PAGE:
Interview with Janice Tuck Lively

Janice Tuck Lively

This interview with Janice Tuck Lively was conducted during the Spring of 2017 by Jet Fuel Review Editor Bree Scott. 

Janice Tuck Lively was a visiting author at Lewis University in March 2017, alongside poet Elizabeth Powell. She read an excerpt from a story she had been working on at the time, including an emotionally intense passage about a mother supporting her child through childbirth.

I had the chance to catch up with Lively after the reading — I took a class of hers for one semester at Elmhurst College before transferring to Lewis University. To say that she had a hand increasing my interest in micro-fiction is an understatement, as I had strictly been a poet before meeting her for the first time.

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Discuss: Writing Non-Fiction

On this blog, we talk mostly about fiction writing. But I know many fiction authors who can stray over to the non-fiction side of the pond from time to time. Recently I’ve been thinking about writing a few short non-fiction pieces to submit to some of my favorite blogs. So I thought I would focus on non-fiction for this week’s discussion post.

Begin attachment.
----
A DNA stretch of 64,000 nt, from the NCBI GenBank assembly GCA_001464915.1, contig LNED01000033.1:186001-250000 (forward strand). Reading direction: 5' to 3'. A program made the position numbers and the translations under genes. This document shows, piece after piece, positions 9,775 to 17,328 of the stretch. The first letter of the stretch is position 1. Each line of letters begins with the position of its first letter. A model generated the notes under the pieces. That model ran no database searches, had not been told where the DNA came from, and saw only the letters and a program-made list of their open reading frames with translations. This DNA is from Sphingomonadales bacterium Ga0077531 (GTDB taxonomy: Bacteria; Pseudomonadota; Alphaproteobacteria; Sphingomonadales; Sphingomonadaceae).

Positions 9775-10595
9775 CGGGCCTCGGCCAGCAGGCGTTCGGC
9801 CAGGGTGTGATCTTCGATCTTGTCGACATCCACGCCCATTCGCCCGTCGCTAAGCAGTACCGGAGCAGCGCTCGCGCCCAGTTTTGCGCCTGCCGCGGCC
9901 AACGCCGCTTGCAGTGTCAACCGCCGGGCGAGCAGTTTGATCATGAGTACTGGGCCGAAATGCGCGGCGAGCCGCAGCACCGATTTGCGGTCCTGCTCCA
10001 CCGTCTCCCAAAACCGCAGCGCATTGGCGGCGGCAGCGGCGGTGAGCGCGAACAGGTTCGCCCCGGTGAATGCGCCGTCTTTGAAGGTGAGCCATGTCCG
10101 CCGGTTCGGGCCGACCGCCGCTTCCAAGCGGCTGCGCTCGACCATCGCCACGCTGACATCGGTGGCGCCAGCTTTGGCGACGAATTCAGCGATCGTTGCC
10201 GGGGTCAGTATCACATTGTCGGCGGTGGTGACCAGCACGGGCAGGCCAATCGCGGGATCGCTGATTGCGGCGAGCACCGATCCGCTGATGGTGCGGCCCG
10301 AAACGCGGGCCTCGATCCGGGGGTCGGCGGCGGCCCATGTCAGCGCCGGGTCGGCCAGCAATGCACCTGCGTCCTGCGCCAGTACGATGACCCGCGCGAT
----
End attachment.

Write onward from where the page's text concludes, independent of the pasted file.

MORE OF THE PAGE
Just as with fiction, there are many different directions you could take non-fiction in. Creative non-fiction can include stories about your own life in the style of someone like David Sedaris. I took an entire class on creative non-fiction in college and I really liked the pieces that I created there.

If you’d rather not write about yourself, you could take non-fiction in more of a research direction. Find an issue that you’re passionate about, research it thoroughly, and then write an opinion piece or a piece that examines your findings in a theoretical way.

You could also write a straight opinion piece about something that’s going on in the world today. What makes you happy? What makes you sad? What kind of opinion do you want to express? Where do you think your opinion would fit into the existing discussion?

Once you have your piece written, you should search for the perfect publication where you can submit your work–either online or in print. You should find a publication that fits the tone of the piece that you wrote, as well as the content. Sure, your content may be news-based, but you should find a news-related publication that takes the same tone that you took. Oftentimes, websites will have a submissions page that explains what their tone is and what types of pieces they typically accept. That’s where you should look to determine which publication suits your work best.

All that’s left to do, of course, is to submit and hope for the best. Make sure that you submit your work in the way that the publication has specified, taking care to follow any email-related directions such as subject line.

Have you ever been inspired to try your hand at non-fiction? What is a publication you’d like to submit to? Share your thoughts in the comments!

— Jet Fuel Blog Editor, Mary Egan